An endearing true story of a magical partnership
In her remarkable true story about an extraordinary pony that has been published by Forelock Books, Lady Elizabeth Kitson has recounted the wonderful tale of Legend with whom she won at the Royal International Horse Show three years running from 1946 to 1948, and at the first Horse of The Year Show in 1949.
Lady Elizabeth, who is 77 and lives on the edge of Dartmoor in Devon, decided to write the beguiling story of the most famous show pony ever as a legacy for her grandchildren and in her book she recounts life as a young girl, during and after the war. She tells of what it was like growing up in the English countryside, of family life, of different communities, of a time where horses travelled up to London by train and of the magical impact they had on the showing world.
A renowned artist, Elizabeth has illustrated the book with her own paintings and she tells her story through both her own and Legend’s eyes giving a touching and amusing insight into the human world from a horse’s point of view.
She says: “It was fun imagining I was Legend. We grew up together and I was just a year older. Legend had so much character and he always had such a sense of enjoyment about him. He loved life!”
Writing the book is another huge achievement in Elizabeth’s incredible life as she is dyslexic. “But Legend achieved such a lot and it is important that he is always remembered,” she says. “It was also a wonderful time in my life, and quite different from the type of childhood that is experienced today. During the war and after there wasn’t a lot of food around and our amusement was being outdoors and riding the ponies. I was surprised I could write the book at all but with the help of my husband (the retired Army General Sir Frank Kitson) we did and I hope it inspires other people that are dyslexic, and old too, to give it a go! It was a lovely process writing the book, although I’ve probably forgotten a huge amount.”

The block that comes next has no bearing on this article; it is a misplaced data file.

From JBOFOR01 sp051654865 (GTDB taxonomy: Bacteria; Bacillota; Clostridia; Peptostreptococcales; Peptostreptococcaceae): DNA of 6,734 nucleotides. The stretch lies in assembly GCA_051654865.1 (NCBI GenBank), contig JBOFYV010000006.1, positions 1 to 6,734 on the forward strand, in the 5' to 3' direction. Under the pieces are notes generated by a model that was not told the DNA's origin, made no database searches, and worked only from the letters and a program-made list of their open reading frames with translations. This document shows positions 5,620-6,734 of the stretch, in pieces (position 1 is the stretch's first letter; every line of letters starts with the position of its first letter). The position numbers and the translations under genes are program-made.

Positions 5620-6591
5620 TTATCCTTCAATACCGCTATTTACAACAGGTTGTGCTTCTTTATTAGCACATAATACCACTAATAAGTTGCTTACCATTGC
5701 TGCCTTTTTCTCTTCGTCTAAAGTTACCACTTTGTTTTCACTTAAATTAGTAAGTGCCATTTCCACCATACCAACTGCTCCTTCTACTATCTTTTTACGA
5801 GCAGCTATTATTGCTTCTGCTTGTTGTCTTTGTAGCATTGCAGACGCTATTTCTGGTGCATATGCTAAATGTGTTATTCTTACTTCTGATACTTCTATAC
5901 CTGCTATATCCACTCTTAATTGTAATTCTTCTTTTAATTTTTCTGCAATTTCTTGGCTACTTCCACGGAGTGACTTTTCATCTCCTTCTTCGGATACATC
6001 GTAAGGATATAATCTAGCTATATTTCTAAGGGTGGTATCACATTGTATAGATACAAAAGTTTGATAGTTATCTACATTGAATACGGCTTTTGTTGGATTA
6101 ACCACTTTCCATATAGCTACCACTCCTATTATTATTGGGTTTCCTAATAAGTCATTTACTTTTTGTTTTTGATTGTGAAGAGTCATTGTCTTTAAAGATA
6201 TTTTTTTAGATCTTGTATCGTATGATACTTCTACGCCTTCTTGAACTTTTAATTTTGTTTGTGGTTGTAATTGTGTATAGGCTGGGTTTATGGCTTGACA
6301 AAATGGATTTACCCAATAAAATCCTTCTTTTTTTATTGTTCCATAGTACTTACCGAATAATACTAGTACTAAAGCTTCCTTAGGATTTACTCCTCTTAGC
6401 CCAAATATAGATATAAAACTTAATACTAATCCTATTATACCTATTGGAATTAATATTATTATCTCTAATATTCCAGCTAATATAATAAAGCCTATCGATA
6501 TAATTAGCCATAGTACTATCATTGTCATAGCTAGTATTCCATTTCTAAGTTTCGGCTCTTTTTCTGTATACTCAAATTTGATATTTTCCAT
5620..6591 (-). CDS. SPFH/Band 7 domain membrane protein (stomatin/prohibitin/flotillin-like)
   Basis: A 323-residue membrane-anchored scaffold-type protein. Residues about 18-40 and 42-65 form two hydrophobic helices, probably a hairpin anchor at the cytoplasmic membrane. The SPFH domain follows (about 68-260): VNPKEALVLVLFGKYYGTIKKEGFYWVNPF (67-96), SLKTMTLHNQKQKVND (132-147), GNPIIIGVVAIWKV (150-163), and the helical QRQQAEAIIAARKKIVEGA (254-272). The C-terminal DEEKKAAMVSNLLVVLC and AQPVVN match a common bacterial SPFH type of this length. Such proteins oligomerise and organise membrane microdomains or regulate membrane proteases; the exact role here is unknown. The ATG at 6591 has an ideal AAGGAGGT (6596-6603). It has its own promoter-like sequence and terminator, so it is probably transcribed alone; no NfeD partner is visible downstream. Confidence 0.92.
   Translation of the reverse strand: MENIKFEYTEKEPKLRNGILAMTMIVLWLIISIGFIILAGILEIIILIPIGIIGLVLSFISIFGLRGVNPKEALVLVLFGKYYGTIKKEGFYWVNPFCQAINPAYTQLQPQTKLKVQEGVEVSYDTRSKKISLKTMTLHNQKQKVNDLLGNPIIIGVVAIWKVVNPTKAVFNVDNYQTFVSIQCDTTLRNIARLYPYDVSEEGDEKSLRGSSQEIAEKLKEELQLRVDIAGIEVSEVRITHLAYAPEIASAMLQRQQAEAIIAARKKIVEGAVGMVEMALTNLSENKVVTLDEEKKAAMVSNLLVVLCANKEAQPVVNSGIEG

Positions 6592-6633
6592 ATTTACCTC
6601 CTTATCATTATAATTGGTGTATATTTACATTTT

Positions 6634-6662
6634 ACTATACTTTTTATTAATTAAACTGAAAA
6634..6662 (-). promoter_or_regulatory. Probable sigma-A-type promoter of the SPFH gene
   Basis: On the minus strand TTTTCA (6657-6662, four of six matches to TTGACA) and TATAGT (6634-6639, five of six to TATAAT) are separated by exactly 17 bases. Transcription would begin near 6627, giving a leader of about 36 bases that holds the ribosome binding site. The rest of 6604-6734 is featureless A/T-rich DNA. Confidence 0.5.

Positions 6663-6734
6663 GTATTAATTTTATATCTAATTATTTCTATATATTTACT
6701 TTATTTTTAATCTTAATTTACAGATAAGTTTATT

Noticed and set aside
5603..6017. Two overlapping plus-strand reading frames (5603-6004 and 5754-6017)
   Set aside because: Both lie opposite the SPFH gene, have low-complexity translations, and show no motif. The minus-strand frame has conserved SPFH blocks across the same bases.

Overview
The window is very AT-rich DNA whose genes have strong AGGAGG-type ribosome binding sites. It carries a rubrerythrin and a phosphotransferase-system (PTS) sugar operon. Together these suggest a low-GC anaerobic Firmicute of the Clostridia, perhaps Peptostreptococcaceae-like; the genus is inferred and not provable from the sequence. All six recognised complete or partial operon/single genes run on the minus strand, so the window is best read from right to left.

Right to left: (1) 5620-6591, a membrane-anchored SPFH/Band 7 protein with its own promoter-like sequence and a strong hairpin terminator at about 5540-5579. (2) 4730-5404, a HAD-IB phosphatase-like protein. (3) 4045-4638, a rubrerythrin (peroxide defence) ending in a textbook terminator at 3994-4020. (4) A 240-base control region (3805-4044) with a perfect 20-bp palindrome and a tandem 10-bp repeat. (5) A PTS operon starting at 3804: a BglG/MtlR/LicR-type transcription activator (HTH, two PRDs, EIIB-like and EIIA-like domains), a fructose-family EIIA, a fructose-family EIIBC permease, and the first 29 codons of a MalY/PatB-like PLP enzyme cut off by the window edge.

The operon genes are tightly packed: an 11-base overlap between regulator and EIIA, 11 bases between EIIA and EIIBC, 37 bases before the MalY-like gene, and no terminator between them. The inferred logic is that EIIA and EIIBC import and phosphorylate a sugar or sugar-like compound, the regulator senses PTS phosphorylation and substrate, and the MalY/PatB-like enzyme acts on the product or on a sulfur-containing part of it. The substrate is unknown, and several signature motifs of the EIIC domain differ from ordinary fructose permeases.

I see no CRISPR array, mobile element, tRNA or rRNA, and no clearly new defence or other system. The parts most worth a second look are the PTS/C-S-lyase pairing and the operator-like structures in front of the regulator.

Elizabeth’s story begins in Surrey during the Second World War. Her father is away fighting and in 1943 Elizabeth and her mother move to Devon to live with Granny and Gramps. Elizabeth is four years old and it is here that her adventures begin. Life on Dartmoor during the war is hard but full of possibilities for this young girl. Not yet five, she is the first to ride Legend. After numerous falls, they finally become a team that goes on to win show after show, leading them to the most prestigious show of the time and to success that has never been repeated.
Elizabeth is renowned in Devon and beyond. After her early success on Legend, she went on to become a formidable horsewoman. Inspired by great riders such as Harry Llewellyn, Ted Edgar and Pat Smythe, she showjumped, competing internationally and schooling novices up to Grade A, while also enjoying many successes in point-to-points. She rode and schooled ponies for showing, hunter trials and hunting, judging classes across Britain and internationally.
In 1962 she married the then Major Kitson, which meant she had to turn down an invitation to ride on a British showjumping team, and became committed to the life of an army wife during which time she founded the Army Families Federation.
Since her husband’s retirement 31 years ago, their home has been on Dartmoor where her father Colonel Spencer’s grandmother lived. She has been a deputy lieutenant of Devon since 2002, and has sat on many other boards and committees including the Dartmoor Preservation Society, of which she is vice president. In the Queen’s 2015 Birthday Honours List she was awarded an OBE for services to the Army Families Federation and to the community in Dartmoor, Devon.
Despite an eclectic and exciting life, her memories of Legend remain her most precious. For adults her story offers a nostalgic reminder of life of yesteryear, during the War and after. For children it is a beautiful and inspirational story of a childhood where ponies and riding played the central role and is a heart lifting account of the most famous show pony ever.